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Treatment of chronic hepatitis C with high-dose interferon α-2b

A multicenter study

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A comparative study of three different high-dose regimens of interferon-α-2b (IFN) was conducted in patients with chronic hepatitis C to determine which was better at obtaining a sustained remission. A total of 126 patients were assigned randomly to one of three groups: group A was given 10 million international units (MIU) of IFN six times a week for eight weeks; group B was given 10 MIU IFN six times a week for four weeks followed by three times a week for an additional eight weeks; group C was given 10 MIU IFN six times a week for two weeks followed by three times a week for 12 weeks. The total dose administered to each group was 480 MIU/patient. Only the dosing schedule varied among the three groups. Among 98 efficacy-evaluable patients, a sustained alanine aminotransferase (ALT) response, defined as persistent normalization of the ALT for greater than six months after the termination of treatment, was achieved in 21.2% (7/33) of group A, 42.3% (11/26) of group B, and 54.5% (18/33) of group C patients. Similarly, a sustained loss of measurable serum hepatitis C virus RNA was observed in 28.6% (8/28) of group A, 40.9% (9/22) of group B, and 48.3% (14/29) of group C patients. Based upon these data, it can be concluded that 10 MIU of IFN administered six days a week for two weeks followed by three times a week for an additional 12 weeks produces the highest rate of both biochemical and virological responses to IFN therapy in patients with chronic HCV.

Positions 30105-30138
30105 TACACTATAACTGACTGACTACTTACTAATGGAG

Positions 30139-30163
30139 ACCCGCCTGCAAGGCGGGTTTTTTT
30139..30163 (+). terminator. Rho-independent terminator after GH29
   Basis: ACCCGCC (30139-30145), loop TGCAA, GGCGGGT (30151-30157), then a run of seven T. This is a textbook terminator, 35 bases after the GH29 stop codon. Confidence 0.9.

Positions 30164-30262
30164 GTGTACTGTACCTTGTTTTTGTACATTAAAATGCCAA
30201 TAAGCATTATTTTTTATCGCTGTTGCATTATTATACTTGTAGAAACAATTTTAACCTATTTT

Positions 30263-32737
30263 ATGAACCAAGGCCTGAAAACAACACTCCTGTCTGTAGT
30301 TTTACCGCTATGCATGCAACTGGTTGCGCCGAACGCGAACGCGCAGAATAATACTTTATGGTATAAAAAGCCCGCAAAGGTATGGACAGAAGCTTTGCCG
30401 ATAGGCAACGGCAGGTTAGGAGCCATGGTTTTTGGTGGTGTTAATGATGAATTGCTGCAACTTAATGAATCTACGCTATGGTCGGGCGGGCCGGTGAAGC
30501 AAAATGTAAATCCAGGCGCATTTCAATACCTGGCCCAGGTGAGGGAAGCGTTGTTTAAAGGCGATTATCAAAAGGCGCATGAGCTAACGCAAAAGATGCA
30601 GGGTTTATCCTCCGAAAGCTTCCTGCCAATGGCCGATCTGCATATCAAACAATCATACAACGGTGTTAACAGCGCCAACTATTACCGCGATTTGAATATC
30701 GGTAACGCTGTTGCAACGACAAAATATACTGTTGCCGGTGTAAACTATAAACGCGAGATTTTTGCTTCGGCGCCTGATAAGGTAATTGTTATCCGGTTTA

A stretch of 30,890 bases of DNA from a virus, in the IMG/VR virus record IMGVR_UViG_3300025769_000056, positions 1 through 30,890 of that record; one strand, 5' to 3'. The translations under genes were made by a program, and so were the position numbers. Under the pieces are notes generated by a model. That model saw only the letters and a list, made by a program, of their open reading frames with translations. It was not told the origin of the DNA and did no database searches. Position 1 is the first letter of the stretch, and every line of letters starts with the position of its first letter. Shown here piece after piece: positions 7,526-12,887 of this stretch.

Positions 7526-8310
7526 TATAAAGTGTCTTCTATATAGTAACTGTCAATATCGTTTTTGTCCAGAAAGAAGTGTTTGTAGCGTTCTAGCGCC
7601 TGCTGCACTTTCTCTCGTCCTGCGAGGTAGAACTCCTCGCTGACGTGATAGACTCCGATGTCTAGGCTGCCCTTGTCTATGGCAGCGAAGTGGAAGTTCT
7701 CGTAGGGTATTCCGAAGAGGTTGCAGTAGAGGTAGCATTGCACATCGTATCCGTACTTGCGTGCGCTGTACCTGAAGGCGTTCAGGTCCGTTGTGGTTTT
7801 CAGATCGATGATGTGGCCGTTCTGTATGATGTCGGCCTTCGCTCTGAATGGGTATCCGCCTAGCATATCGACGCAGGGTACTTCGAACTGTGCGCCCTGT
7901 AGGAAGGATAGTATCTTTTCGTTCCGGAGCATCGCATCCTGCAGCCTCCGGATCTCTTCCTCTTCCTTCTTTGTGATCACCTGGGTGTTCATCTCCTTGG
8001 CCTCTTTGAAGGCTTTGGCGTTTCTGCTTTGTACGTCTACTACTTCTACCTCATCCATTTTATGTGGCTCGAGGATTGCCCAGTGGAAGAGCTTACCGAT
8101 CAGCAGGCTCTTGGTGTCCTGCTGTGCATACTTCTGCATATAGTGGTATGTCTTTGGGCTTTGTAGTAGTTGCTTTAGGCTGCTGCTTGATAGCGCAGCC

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Iino, S., Hino, K., Kuroki, T. et al. Treatment of chronic hepatitis C with high-dose interferon α-2b. Digest Dis Sci 38, 612–618 (1993).

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